One possible reason for pumpkin seeds LDL cholesterol lowering effects is due to its high concentration of phytosterols, plant compounds that inhibit cholesterol absorption in the small intestine. (10) Pumpkin seeds have the third highest phytosterol content among nuts and seeds commonly consumed as snacks. (11)
While managing LDL cholesterol is often the focal point of many heart boosting regimens, research indicates that increasing HDL cholesterol might play an equally pivotal role in heart protection as higher levels have been associated with a decrease in cardiovascular disease risk. (12)
Pumpkin seed oil has favorable effects on HDL cholesterol, according to a study reported in the journal Climacteric. Researchers randomly assigned 35 postmenopausal women 2 g of pumpkin seed oil or wheat germ oil daily for 12 weeks. (13) Measurements of blood lipids and blood pressure were recorded. The results showed that the pumpkin seed oil group experienced a 16% increase in HDL cholesterol levels in addition to a nearly 7% drop in diastolic blood pressure level. (13)
The antihypertensive potential of pumpkin seed oil was further supported in another study. Egyptian researchers caused hypertension in rats by inhibiting nitric oxide synthase, the enzyme responsible for generating the blood pressure regulating molecule nitric oxide. The hypertensive rats were then administered pumpkin seed oil or the antihypertensive medication amlodipine daily for six weeks. Findings showed that pumpkin seed oil was as effective as amlodipine in reversing elevated blood pressure in rats by restoring nitric oxide levels close to norma1. (14)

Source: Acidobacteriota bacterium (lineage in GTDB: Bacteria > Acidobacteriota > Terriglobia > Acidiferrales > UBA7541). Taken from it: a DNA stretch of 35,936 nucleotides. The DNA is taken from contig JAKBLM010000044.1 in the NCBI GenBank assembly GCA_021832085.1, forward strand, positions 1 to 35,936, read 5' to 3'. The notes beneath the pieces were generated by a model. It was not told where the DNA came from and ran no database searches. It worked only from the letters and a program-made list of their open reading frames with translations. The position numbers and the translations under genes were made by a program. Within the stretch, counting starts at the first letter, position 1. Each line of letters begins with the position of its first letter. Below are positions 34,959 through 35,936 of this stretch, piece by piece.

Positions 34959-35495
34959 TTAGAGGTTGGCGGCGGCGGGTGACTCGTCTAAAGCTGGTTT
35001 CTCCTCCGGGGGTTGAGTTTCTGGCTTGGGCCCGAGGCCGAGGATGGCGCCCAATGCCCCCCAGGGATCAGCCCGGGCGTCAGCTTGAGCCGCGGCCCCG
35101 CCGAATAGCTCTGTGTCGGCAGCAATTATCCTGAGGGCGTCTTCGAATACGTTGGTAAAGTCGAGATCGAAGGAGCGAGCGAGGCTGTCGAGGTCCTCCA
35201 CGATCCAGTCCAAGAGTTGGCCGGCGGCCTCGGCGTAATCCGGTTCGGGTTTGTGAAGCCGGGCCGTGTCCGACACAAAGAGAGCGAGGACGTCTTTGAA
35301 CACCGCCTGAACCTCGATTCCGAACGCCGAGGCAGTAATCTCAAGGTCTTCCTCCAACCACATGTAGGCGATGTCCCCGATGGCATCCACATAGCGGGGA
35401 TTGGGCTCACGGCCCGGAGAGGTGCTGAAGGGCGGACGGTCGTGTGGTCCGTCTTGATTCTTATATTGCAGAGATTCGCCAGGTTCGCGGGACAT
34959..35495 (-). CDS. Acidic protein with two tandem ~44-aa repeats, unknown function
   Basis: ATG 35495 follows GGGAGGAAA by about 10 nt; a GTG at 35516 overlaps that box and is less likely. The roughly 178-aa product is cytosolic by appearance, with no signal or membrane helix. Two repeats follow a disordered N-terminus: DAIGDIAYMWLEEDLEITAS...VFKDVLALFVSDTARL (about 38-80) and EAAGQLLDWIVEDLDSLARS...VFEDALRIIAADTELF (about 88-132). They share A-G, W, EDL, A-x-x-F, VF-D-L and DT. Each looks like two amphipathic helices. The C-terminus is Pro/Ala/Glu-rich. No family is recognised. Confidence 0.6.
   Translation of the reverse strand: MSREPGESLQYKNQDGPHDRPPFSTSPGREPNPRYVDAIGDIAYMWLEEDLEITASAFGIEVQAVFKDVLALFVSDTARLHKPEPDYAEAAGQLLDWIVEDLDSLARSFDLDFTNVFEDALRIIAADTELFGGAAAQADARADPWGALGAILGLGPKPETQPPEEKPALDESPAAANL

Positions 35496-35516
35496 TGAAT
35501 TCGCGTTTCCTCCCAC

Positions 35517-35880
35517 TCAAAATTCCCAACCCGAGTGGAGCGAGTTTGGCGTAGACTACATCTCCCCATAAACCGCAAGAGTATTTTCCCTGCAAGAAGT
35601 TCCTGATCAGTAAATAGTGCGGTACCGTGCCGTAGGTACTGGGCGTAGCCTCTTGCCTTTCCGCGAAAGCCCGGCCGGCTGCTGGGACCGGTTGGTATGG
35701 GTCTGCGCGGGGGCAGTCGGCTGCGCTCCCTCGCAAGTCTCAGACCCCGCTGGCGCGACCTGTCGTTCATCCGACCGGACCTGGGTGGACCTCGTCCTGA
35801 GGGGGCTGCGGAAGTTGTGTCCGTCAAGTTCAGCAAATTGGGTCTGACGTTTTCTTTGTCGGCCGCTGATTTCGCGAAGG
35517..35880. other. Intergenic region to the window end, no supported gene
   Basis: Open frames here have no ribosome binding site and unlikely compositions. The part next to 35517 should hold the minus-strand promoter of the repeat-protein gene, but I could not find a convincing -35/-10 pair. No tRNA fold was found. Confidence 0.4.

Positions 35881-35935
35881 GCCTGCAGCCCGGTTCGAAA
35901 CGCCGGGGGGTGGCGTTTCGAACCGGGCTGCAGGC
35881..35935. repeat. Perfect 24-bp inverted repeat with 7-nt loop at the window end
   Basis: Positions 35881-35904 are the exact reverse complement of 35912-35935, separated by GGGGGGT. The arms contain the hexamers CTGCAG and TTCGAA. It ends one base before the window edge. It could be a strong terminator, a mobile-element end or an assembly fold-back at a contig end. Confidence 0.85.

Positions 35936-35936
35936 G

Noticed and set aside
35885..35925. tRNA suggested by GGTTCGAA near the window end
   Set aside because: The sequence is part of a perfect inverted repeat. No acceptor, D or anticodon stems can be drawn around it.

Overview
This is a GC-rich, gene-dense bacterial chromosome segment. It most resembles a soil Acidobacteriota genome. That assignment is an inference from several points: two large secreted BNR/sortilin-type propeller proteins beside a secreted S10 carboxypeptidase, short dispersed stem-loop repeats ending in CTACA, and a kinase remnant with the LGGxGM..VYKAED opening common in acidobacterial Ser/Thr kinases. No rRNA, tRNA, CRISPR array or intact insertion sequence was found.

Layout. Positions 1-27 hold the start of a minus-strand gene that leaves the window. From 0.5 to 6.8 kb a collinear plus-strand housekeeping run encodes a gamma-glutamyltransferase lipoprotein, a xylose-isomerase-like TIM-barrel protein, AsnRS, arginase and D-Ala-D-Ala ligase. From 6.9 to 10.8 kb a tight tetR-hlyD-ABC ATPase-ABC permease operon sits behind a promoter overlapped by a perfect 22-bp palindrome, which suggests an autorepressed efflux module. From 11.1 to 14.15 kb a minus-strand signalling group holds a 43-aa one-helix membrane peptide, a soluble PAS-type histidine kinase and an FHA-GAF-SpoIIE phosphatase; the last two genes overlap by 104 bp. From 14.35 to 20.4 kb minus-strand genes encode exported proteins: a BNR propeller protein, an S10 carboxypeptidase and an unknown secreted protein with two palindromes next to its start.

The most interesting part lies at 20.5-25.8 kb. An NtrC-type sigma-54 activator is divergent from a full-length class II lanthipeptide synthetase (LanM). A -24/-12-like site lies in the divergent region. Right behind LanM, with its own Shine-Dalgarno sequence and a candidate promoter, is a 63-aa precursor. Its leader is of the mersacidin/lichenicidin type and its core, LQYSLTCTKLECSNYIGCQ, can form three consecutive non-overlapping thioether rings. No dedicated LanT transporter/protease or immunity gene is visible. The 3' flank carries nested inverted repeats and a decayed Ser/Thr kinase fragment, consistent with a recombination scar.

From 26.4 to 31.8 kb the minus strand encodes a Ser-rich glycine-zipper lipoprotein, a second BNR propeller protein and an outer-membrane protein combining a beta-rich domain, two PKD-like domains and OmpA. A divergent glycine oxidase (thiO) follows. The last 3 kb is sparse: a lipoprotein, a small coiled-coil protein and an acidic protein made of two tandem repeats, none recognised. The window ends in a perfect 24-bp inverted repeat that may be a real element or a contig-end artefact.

Pumpkin Seeds Nutritional Facts, 1/4 of a Cup (1) Nutrients Amount DV(%) Manganese 1.47mg 73.5% Tryptophan 0.17g 53.1% Magnesium 190.92mg 47.7% Phosphorous 397.64mg 39.7% Copper 0.43mg 21.5% Protein 9.75g 19.5% Zinc 2.52mg 16.8% Iron 2.84mg 15.7%
Pumpkin seeds are a rich source of magnesium, phosphorous, and zinc, all overlooked minerals in optimizing bone health and preventing osteoporosis. Researchers at the University of Tennessee assessed the relationship between magnesium intake and bone mineral density, a major factor in the development of osteoporosis, in over 2,000 elderly men and women aged 70-79. After taking into account confounding factors of age, calcium intake, osteoporosis status, BMI, and physical activity, researchers concluded that higher intakes of magnesium were correlated with greater bone mineral density, particularly for caucasian individuals. (15) Researchers believe one possible mechanism for magnesium's beneficial effects is its ability to promote a more alkaline environment inside bones, which has shown to be conducive to boosting bone mineral density.